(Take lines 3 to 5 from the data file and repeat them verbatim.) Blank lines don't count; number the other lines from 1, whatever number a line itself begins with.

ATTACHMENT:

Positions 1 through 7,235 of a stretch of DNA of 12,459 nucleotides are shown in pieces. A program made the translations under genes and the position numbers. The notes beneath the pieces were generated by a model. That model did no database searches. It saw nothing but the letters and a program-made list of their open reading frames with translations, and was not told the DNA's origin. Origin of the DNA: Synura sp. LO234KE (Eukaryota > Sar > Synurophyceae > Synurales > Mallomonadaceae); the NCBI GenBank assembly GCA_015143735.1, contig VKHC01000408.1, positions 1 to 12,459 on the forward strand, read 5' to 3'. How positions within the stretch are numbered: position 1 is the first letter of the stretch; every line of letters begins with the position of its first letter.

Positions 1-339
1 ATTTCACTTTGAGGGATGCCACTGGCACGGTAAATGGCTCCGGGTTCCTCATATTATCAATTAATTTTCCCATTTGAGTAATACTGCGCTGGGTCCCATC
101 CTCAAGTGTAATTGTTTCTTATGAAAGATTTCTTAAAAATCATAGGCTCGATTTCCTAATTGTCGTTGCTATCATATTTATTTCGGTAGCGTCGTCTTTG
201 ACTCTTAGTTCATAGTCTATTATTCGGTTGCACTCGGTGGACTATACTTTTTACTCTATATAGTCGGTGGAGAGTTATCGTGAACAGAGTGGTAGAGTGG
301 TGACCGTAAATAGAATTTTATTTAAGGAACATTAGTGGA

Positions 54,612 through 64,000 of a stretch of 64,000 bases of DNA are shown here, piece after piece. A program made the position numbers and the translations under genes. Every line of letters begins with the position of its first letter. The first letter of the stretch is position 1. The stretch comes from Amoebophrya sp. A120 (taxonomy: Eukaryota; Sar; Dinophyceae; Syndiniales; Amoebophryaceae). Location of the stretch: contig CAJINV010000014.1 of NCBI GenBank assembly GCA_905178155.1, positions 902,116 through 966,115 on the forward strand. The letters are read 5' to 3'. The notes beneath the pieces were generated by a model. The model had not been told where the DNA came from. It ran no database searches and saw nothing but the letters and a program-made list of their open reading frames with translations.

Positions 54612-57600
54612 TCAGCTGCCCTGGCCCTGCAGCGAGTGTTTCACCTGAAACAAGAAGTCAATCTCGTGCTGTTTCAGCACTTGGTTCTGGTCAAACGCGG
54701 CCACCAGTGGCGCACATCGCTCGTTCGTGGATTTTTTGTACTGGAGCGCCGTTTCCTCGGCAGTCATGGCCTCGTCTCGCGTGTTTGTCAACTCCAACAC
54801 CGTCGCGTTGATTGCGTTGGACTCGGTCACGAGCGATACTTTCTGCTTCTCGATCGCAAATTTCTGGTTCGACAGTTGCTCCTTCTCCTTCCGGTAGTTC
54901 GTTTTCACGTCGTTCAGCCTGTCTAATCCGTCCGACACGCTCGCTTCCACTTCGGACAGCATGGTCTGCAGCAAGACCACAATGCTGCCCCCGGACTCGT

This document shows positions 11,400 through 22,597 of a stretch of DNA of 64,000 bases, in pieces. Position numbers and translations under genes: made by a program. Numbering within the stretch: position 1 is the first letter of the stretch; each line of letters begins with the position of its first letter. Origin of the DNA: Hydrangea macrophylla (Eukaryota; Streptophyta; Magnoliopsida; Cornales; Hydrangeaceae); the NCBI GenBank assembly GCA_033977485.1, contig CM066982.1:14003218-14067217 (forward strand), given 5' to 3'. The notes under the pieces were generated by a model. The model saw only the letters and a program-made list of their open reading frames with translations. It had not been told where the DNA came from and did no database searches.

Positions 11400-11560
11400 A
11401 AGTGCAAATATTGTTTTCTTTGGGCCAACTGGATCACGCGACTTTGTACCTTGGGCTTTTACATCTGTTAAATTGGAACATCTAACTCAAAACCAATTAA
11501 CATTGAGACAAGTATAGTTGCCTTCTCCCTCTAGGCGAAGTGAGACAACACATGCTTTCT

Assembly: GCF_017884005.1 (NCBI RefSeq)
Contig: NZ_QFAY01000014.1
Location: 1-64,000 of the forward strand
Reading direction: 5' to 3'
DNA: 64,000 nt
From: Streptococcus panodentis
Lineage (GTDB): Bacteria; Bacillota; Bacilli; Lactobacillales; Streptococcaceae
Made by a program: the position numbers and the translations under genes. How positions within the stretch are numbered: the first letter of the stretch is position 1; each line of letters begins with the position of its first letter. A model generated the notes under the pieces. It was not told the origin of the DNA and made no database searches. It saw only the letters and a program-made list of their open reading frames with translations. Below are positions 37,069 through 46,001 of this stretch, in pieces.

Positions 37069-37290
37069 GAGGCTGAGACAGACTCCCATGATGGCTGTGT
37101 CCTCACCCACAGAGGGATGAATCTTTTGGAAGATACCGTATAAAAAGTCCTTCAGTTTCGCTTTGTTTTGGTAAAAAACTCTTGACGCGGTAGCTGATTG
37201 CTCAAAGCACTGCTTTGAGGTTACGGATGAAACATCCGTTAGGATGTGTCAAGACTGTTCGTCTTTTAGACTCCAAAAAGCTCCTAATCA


1 ATTTCACTTTGAGGGATGCCACTGGCACGGTAAATGGCTCCGGGTTCCTCATATTATCAATTAATTTTCCCATTTGAGTAATACTGCGCTGGGTCCCATC
101 CTCAAGTGTAATTGTTTCTTATGAAAGATTTCTTAAAAATCATAGGCTCGATTTCCTAATTGTCGTTGCTATCATATTTATTTCGGTAGCGTCGTCTTTG
201 ACTCTTAGTTCATAGTCTATTATTCGGTTGCACTCGGTGGACTATACTTTTTACTCTATATAGTCGGTGGAGAGTTATCGTGAACAGAGTGGTAGAGTGG